In fact, the internet has opened a lot of doors for plus size Kiwis – not only can we see what other people are wearing online, we can also shop online, both from local retailers and global ones. Global access to clothing has meant that we have more options than ever before – if you can’t find what you want in your style or your size at your local store then chances are it will be available somewhere else in the world.
While that added choice may initially appear positive, there is no denying that it’s had an impact on our local fashion industry. Fewer dollars being spent with local retailers means that we have seen fabric houses closing and the amount of production being done in New Zealand has lessened, and of course this is seen across all clothing sizes. Lost and Led Astray designer Sarah-Jane Duff mentioned that it is hard to keep up with how fast bigger companies can work compared to small New Zealand labels, but as we are seeing more people interested in sustainability and buying local, hopefully this will be reflected with more interest in slow fashion from local designers as well.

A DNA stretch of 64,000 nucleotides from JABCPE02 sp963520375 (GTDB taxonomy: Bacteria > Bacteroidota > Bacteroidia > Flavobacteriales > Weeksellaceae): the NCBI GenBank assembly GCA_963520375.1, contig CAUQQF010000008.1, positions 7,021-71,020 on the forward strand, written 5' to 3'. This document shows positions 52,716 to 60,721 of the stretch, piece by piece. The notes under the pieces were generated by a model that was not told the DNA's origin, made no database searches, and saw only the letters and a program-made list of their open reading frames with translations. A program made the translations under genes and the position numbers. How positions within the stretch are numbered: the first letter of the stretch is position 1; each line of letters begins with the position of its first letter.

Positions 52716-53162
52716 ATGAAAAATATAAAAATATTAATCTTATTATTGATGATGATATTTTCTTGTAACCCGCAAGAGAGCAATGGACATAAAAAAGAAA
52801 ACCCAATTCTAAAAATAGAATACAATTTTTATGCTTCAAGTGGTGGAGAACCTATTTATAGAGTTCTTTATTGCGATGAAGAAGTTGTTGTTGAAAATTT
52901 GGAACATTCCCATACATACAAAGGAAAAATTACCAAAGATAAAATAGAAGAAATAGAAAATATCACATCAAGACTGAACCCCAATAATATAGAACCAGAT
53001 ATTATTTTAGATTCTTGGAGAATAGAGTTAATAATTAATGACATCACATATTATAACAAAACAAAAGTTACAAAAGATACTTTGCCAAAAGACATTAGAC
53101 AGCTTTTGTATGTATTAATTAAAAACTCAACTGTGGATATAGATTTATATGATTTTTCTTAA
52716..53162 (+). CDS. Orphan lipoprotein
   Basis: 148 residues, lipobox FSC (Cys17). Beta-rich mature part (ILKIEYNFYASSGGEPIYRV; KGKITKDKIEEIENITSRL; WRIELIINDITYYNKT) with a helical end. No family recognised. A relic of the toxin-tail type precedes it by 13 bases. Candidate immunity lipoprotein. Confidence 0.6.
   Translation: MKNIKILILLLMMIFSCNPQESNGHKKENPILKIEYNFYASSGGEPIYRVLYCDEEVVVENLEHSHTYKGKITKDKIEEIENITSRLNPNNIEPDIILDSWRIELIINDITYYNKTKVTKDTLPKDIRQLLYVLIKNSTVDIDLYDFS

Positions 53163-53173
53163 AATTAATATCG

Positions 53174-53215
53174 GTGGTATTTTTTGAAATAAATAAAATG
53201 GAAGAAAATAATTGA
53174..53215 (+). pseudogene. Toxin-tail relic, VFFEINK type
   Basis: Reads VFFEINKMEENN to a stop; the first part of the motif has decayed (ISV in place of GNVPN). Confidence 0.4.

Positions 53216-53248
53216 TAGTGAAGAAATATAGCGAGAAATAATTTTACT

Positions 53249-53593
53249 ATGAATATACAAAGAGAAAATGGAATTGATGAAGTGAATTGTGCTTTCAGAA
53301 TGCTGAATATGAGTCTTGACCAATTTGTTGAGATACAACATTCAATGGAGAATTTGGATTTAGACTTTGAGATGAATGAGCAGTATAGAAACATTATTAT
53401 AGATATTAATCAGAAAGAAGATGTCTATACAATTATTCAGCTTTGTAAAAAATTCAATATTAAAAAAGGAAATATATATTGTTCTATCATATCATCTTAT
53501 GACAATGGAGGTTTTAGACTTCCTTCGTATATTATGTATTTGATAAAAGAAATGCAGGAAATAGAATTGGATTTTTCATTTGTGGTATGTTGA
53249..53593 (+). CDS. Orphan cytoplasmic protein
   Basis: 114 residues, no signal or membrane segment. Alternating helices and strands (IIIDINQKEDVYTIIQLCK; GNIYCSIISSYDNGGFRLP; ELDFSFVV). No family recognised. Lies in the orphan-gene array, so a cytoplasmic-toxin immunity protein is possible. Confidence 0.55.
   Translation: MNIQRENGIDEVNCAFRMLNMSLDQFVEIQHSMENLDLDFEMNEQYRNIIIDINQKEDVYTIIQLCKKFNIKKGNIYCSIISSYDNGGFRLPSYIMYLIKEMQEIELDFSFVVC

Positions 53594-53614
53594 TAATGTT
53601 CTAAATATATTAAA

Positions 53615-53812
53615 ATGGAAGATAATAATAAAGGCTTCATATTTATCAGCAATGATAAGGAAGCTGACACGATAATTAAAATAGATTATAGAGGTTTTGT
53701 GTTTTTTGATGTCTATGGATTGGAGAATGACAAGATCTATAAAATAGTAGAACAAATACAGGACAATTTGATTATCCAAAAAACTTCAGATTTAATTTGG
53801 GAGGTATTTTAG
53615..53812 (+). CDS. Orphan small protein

Just as we are seeing people being more environmentally conscious in their everyday lives (e.g. using reusable shopping bags and cutting back on their consumption of single use plastic), we are seeing people become more aware of how their clothing is produced. We are more concerned about workers rights and conditions, animal welfare and production methods used, and demanding more transparency around these things.
In terms of plus size fashion the rise in popularity of online shopping also means that we’ve seen some of the boutiques around the country move from just catering to the people in their local area to also opening online stores, giving customers all over the country a chance to shop with them, and for smaller independent designers to open their own online shops.
EziBuy’s Plus Size Buyer Leigh Finlayson recognises that the demand for plus fashion in NZ is increasing and it looks like online shopping is not letting up – great news for those Kiwis who like to shop from the comfort of home. However, while it might seem like shopping online is taking over, rest assured that brick and mortar stores do still have their place alongside the online options. There is a lot to be said for being able to try things on before buying them, being able to feel fabrics and try things on to make sure they’re right size and style for you, and you have the added bonus of personalised service from staff in store.
The Warehouse is one of many brick and mortar retails that now offers the option to shop online as well.
So where is the future of plus size fashion in New Zealand headed? There are three key things that we think will continue – more focus on slow fashion, more options in line with mainstream trends and increased availability of plus sizes.
Meagan Kerr also writes at This is Meagan Kerr.